While Vietnam's per capita GDP remains relatively low compared to peers in the region, its economy is the fastest growing. The stable government, supportive policies for foreign investments and human capital also makes it a foreign investment sweet spot.
In addition, with a population of about 97 million people, the majority of which are under the age of 35, Vietnam offers abundant labour and a skilled workforce. For instance, over 55,000 graduates are introduced to the tech sector every year, making it a strong talent pool to tap for growth in this digital age.
4. What is something everyone should know about doing business in Vietnam?
While the values of respect and courtesy are universal, I'll share three things that are unique to Vietnam.
- Referrals are the norm
Although direct contact and cold calls may be commonplace with the internet and various trade fairs, Vietnamese business is still large conducted through referrals. A business relationship is usually secured based on an associate's recommendation. For instance, one Singapore company in food distribution had tried to engage a Vietnamese retailer to distribute Singapore food brands for years but failed to break the ice despite having access to top management. The reluctance from the retailer came from the fact that the Singapore company was new to the market and new to them. Knowing the executive from previous business interactions, I helped to validate the company's background and track record. This helped to open the door for them to engage with the local retailer.
- Relationships are key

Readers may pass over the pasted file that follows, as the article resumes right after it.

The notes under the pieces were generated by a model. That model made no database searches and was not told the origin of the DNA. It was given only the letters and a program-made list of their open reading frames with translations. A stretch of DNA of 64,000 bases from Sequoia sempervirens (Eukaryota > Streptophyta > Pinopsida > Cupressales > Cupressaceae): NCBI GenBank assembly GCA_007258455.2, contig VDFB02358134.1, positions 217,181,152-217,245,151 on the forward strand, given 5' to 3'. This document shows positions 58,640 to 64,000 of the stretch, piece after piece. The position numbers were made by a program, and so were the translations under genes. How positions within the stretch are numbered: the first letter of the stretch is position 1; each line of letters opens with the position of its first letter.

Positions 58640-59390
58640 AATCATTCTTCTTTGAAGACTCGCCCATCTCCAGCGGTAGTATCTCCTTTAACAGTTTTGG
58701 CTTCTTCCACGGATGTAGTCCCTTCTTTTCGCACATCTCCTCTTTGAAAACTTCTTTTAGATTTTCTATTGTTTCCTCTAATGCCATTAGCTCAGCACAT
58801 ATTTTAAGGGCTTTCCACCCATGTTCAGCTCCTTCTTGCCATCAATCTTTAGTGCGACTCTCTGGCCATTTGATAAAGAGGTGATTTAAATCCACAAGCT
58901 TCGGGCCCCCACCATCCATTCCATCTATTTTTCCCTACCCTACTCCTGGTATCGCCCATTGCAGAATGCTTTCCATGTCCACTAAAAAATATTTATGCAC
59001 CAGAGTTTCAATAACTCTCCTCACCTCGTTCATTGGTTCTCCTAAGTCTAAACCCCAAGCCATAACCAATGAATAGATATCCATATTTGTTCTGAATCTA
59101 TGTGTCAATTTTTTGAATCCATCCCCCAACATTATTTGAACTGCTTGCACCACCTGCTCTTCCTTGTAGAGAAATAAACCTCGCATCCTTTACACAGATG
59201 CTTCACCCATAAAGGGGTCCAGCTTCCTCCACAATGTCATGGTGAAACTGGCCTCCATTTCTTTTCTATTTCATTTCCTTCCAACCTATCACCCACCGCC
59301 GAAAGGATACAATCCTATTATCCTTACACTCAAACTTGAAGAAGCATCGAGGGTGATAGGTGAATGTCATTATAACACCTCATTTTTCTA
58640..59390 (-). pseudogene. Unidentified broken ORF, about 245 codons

In Vietnamese business culture, personal relationships are very important. Third party introductions are typically a neccessity as Vietnamese prefer to work with those they know and trust. It's very common to see relatives and friends in their business networks.
The process of doing business in Vietnam can be decribed in three Vietnamese words: Bạn-Bàn-Bán, which means “Make friends first - Discuss business - Seal the deal later”. In short, building trust is key.
Business relationships will become social relationships. The more you share about your personal life, such as hobbies and even political views, the closer you become in the business relationship.
And be patient! It's not just about your value proposition and know-how. Companies should spend time to get to know their potential partners and customers. Oftentimes, the conversations may be unrelated to business. Don't rush it. The decision on the deal is likely to be based on your sincerity and the effort you invest in earning their trust.
5. Finally, what is the one piece of advice you would give to Singapore businesses looking to enter the Vietnam market?
Think global. Go local.
To succeed in doing business in Vietnam, enterprises must understand the local laws, rules, regulations and business culture. Securing a good local partner is also critical as they can help Singapore enterprises to navigate the complex regulatory framework and referrals needed. But finding the right partner will not happen overnight. So I would advise Singapore businesses to go back to the principle of Bạn-Bàn-Bán.
And of course, our team at the Enterprise Singapore Overseas Centre in Vietnam is always ready to help.
To get started, download our Internationalisation Toolkit to assess your company's readiness to expand overseas.
Please also free free to get in touch: firstname.lastname@example.org